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COP-26: How Can India Negotiate a Truce Between Climate Change and Development?

The views expressed are those of the author and do not necessarily reflect the views of ASPA as an organization.

By Pooja Paswan
November 28, 2021

Prime Minister Narendra Modi made the pledge—the first time India has set a net zero target by 2070—at the COP 26, Glasgow summit. The Prime Minister also announced that India will raise its non-fossil energy capacity to 500 GW by 2030 while meeting 50% of its energy demand through renewables. India has also committed to reducing 1 billion tons of projected emissions from now until 2030, and to achieving carbon intensity, reducing reduction by 45% at 2005 levels by 2030. India is the world’s fourth largest emitter of carbon dioxide after China, the United States and the European Union. But its huge population means its emissions per capita are much lower than other major world economies. India emitted 1.9 tons of CO2 per head of population in 2019.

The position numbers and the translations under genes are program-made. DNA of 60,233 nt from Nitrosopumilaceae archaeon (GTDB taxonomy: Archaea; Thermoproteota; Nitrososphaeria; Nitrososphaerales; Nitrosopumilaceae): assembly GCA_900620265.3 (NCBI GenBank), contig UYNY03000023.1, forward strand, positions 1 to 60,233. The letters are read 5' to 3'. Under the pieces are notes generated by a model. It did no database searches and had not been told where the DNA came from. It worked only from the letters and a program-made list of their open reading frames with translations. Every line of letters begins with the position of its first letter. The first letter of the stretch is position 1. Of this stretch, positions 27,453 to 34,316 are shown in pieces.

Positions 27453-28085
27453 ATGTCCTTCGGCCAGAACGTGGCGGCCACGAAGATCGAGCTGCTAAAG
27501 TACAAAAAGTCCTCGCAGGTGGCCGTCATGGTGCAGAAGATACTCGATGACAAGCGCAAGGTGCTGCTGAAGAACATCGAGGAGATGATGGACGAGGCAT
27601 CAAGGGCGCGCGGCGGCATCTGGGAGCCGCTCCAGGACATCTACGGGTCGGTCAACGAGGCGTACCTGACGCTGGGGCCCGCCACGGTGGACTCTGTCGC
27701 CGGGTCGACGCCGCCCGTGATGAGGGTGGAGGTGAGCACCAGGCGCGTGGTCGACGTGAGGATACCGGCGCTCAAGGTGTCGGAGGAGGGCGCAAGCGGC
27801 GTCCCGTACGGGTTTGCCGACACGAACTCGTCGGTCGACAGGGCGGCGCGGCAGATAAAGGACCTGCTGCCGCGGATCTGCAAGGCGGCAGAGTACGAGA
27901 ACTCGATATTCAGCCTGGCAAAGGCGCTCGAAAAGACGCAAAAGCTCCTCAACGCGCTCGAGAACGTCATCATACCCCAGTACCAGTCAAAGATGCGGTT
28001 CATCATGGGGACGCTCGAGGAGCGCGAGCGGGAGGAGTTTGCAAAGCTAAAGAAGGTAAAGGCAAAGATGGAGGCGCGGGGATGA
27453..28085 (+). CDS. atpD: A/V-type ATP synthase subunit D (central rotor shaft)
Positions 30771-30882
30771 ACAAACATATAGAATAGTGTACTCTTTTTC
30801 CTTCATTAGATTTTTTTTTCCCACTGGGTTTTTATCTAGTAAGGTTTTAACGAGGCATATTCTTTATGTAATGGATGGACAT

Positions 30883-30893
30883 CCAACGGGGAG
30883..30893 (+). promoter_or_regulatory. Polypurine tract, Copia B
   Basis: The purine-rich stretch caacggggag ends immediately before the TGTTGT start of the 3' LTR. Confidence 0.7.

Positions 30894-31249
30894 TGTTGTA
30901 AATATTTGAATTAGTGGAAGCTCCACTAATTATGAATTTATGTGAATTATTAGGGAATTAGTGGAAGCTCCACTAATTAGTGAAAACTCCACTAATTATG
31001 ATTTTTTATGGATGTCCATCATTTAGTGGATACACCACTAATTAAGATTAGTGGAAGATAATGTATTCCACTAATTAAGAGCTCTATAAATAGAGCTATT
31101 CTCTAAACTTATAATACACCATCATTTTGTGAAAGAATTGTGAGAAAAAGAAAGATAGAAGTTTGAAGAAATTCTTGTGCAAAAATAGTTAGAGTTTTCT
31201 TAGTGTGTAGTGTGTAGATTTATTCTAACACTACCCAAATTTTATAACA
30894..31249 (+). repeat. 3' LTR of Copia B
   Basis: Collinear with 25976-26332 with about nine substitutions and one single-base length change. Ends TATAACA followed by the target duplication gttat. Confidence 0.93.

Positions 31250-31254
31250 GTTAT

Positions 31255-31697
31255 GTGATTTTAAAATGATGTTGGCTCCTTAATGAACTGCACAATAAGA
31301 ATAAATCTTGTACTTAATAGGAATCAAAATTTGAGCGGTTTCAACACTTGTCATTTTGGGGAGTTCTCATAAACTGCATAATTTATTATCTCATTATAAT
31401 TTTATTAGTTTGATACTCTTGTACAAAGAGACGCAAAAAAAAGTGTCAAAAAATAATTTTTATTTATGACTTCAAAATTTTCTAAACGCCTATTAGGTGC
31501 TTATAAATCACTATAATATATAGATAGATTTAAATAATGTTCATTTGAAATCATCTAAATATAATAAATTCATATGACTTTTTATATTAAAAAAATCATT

The Poverty-Climate Nexus

Poverty is commonly associated with low levels of income, but it is more accurately defined as the opposite of well-being. In the narrowest sense, well-being is equated with the satisfaction of material and psychological needs and wants, and is tantamount to being well-off, financially or materially.